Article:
Later in the Sumer, the haws begin to ripen to a deep shiny red and are a source of food to a huge variety of birds (including blackbirds, thrushes, finches and yellowhammers) as well as squirrels, rabbits and sometimes deer if other food sources are scarce. Insects thrive in the gnarled fissures of the trunks. The blossoms attract all manner of flies and bees. Dormice also use flowers as a food source.
The young leaves can be eaten raw, and the distinctively nutty flavor gave rise to the nickname ‘bread and cheese tree’. It is thought to have been part of the Neolithic peoples’ diet. As well as this, both the flowers and the haws have long been used in folk medicine, since the time of the druids, as well as in wines and jellies. The hawthorn is said to open the heart, and herbal infusions were used for heart problems, and improving circulation. They are also used as a diuretic in Chinese medicine.
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In myth and lore, the hawthorn is associated with contradictory tales, depending on the time and place. In Ireland, the hawthorn is bad luck, and to bring a hawthorn into a house is said to invite illness and death, except that in Celtic mythology it symbolizes love and protection, and brides could collect the blossoms to wear in their hair or bouquet. In Britain, the hawthorn is associated with love, springtime and May Day celebrations. In ancient Roman and Greek times, the hawthorn was a sign of chastity and purity, and parts of the plant were used as a talisman to protect virginity. Hawthorn crowns were worn by brides but marrying during the month of May, when it is in bloom, was thought to be unlucky. Confused by its contradictory meanings? The fairies, with their reputation as tricksters, will most likely be pleased if you are; they relish causing confusion and mayhem among us humans.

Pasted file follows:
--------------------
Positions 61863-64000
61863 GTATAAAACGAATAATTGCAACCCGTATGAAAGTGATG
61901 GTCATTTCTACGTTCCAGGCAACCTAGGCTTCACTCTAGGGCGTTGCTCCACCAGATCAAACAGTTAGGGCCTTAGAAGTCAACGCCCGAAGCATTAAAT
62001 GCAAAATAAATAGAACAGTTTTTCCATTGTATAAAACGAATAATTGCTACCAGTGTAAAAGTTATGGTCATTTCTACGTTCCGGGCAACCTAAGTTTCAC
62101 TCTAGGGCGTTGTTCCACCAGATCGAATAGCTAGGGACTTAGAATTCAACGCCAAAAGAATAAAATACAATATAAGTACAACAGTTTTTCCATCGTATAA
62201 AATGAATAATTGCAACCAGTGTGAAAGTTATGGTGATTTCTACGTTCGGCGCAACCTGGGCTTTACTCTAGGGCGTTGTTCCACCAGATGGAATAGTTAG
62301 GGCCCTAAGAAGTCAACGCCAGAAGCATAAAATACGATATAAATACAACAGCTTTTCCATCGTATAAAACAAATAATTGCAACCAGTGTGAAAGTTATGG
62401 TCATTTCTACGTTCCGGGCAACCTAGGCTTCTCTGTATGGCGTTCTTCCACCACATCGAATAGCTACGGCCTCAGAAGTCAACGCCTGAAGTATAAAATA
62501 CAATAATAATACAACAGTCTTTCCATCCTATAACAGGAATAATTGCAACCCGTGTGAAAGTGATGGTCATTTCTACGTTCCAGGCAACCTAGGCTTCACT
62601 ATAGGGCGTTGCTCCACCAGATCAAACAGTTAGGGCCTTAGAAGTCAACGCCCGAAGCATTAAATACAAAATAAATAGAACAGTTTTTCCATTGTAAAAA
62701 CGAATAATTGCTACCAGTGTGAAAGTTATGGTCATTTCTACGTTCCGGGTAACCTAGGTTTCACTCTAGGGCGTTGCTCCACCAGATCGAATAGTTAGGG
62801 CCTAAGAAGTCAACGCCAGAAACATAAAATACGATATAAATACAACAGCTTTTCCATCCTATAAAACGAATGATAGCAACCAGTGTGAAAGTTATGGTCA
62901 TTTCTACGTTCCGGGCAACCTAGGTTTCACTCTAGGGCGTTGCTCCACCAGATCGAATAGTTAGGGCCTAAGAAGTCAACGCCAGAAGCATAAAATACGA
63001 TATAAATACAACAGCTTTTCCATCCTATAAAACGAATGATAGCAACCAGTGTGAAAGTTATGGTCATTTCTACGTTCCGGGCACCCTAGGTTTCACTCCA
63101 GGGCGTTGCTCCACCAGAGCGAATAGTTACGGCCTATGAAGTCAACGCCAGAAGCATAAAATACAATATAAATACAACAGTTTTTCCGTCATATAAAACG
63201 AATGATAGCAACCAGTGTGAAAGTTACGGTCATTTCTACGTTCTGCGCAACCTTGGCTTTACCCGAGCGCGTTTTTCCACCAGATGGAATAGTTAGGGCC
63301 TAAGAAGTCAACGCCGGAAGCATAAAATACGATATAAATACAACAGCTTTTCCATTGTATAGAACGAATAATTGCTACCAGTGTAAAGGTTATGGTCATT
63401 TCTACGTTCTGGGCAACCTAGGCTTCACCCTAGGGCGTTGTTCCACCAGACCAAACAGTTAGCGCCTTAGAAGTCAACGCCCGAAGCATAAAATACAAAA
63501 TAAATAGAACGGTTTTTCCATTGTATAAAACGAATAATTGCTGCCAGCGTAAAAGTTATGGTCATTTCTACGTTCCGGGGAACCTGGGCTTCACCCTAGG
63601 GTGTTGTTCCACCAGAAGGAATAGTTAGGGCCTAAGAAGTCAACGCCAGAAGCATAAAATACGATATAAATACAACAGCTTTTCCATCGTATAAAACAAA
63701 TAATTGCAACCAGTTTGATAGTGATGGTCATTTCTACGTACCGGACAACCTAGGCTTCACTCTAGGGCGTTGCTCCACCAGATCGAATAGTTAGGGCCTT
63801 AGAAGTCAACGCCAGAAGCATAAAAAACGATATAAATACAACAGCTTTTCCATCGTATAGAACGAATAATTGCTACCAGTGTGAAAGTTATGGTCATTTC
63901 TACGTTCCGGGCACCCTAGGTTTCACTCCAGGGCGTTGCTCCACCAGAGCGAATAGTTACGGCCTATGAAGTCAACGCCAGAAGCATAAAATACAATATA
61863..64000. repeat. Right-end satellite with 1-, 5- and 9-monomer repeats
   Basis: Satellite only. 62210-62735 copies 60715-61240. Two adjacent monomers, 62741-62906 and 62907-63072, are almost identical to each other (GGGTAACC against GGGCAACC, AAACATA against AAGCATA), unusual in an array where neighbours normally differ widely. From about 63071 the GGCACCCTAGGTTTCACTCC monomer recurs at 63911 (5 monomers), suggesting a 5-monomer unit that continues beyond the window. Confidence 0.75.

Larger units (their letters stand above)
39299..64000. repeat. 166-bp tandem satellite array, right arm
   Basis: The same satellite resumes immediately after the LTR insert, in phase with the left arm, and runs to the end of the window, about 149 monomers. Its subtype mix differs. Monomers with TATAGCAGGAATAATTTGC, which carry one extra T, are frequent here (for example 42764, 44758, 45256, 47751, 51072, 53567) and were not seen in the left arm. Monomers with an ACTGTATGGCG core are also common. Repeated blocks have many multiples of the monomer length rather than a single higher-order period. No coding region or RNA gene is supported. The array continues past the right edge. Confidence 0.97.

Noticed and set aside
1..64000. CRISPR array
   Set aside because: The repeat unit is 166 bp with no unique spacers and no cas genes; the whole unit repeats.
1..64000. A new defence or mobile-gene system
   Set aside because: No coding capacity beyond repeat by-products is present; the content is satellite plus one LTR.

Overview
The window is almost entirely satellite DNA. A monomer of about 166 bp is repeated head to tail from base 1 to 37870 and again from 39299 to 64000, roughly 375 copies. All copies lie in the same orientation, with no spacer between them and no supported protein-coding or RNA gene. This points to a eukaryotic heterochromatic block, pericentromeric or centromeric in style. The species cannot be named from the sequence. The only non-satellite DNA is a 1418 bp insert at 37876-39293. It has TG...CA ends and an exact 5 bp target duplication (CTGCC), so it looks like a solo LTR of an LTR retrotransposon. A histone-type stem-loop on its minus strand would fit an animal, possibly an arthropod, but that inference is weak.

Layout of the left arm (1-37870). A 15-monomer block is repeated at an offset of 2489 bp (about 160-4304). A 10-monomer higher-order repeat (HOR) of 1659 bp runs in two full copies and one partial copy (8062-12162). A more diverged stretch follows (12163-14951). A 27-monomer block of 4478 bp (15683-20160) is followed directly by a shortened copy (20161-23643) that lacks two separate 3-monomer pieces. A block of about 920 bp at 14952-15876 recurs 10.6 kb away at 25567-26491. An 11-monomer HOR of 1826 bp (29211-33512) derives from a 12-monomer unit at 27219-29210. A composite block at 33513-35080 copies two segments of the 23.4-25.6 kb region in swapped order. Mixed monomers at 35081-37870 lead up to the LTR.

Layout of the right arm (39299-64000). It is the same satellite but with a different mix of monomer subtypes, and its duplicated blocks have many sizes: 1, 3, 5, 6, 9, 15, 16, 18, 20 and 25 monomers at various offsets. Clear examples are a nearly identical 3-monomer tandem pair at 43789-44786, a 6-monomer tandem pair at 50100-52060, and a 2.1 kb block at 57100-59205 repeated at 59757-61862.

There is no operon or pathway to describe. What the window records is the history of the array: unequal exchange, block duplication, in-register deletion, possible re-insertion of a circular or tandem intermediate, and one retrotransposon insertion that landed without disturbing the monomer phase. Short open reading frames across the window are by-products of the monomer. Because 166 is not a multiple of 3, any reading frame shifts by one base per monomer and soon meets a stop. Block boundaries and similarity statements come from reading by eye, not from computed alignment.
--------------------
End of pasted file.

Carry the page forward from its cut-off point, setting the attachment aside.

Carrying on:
At holy wells you may often find a hawthorn with rags or offerings tied to it. Modern Wiccans keep some traditions alive, hanging ribbons on the tree for wishes—a pink ribbon for love, a blue ribbon for protection, a green ribbon for wealthy or a purple ribbon for greater spiritual knowledge.
Sometimes folk beliefs can have a grain of truth hidden in them, and while some superstitions link the hawthorn to death, modern science has found that the flowers produce a chemical compound called trimethylamine, which is also released when animal flesh begins to decay after death, according to Richard Mabey in his book, “Flora Britannica”.
Author, poet and naturalist, Geoffrey Grigson, writing in the 1950s, posited that, ”The stale, sweet scent from the triethylamine the flowers contain makes them suggestive of sex.” The heady, overpowering scent was surely part of the reason the flowers gained the hawthorn its somewhat feared and scandalous reputation.
When the Ogham alphabet developed in Ireland, the letter associated with the hawthorn, bearing its Gaelic name, hUath, is believed to have meant ‘fear’. Irish folklore records recount many tales of malevolent fairy activity directed towards those who damaged or interfered with a hawthorn tree, and mysterious disappearances of those who wandered too close to where the fairies gathered beneath it at night, and while perhaps its unique scent, reminiscent of the taboo subject of sex, and the feared thoughts of death, may have been the cause of the lore that grew around this sacred tree, its power and reputation have stood the test of time, across many cultures and traditions, respected and feared in equal measure.